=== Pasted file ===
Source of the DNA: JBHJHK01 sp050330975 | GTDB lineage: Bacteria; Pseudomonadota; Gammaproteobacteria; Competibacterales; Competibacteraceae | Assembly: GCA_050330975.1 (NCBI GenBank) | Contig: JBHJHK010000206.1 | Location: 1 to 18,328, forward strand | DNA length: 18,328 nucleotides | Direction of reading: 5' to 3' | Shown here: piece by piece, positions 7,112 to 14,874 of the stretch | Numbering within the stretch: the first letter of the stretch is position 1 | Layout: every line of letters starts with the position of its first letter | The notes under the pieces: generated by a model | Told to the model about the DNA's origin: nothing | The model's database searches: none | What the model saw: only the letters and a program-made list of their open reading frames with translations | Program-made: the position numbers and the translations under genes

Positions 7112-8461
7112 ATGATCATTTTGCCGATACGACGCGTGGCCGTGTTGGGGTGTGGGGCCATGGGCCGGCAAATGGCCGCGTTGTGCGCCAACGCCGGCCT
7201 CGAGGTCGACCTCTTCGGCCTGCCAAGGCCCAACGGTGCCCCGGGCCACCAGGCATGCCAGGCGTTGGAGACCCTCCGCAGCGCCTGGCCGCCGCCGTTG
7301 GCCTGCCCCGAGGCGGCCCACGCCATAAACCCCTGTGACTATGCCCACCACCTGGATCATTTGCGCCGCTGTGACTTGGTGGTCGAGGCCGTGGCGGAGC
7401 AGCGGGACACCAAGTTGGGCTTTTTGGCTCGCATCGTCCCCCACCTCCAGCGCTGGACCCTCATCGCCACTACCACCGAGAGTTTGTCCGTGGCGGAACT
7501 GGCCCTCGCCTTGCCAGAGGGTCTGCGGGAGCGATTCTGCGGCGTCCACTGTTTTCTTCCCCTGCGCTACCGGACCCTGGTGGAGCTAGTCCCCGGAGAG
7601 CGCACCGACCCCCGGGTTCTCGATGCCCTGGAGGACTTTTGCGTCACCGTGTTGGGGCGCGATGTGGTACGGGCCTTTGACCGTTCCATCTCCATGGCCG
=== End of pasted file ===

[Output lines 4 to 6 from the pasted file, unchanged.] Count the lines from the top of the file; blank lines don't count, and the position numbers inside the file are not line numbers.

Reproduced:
7201 CGAGGTCGACCTCTTCGGCCTGCCAAGGCCCAACGGTGCCCCGGGCCACCAGGCATGCCAGGCGTTGGAGACCCTCCGCAGCGCCTGGCCGCCGCCGTTG
7301 GCCTGCCCCGAGGCGGCCCACGCCATAAACCCCTGTGACTATGCCCACCACCTGGATCATTTGCGCCGCTGTGACTTGGTGGTCGAGGCCGTGGCGGAGC
7401 AGCGGGACACCAAGTTGGGCTTTTTGGCTCGCATCGTCCCCCACCTCCAGCGCTGGACCCTCATCGCCACTACCACCGAGAGTTTGTCCGTGGCGGAACT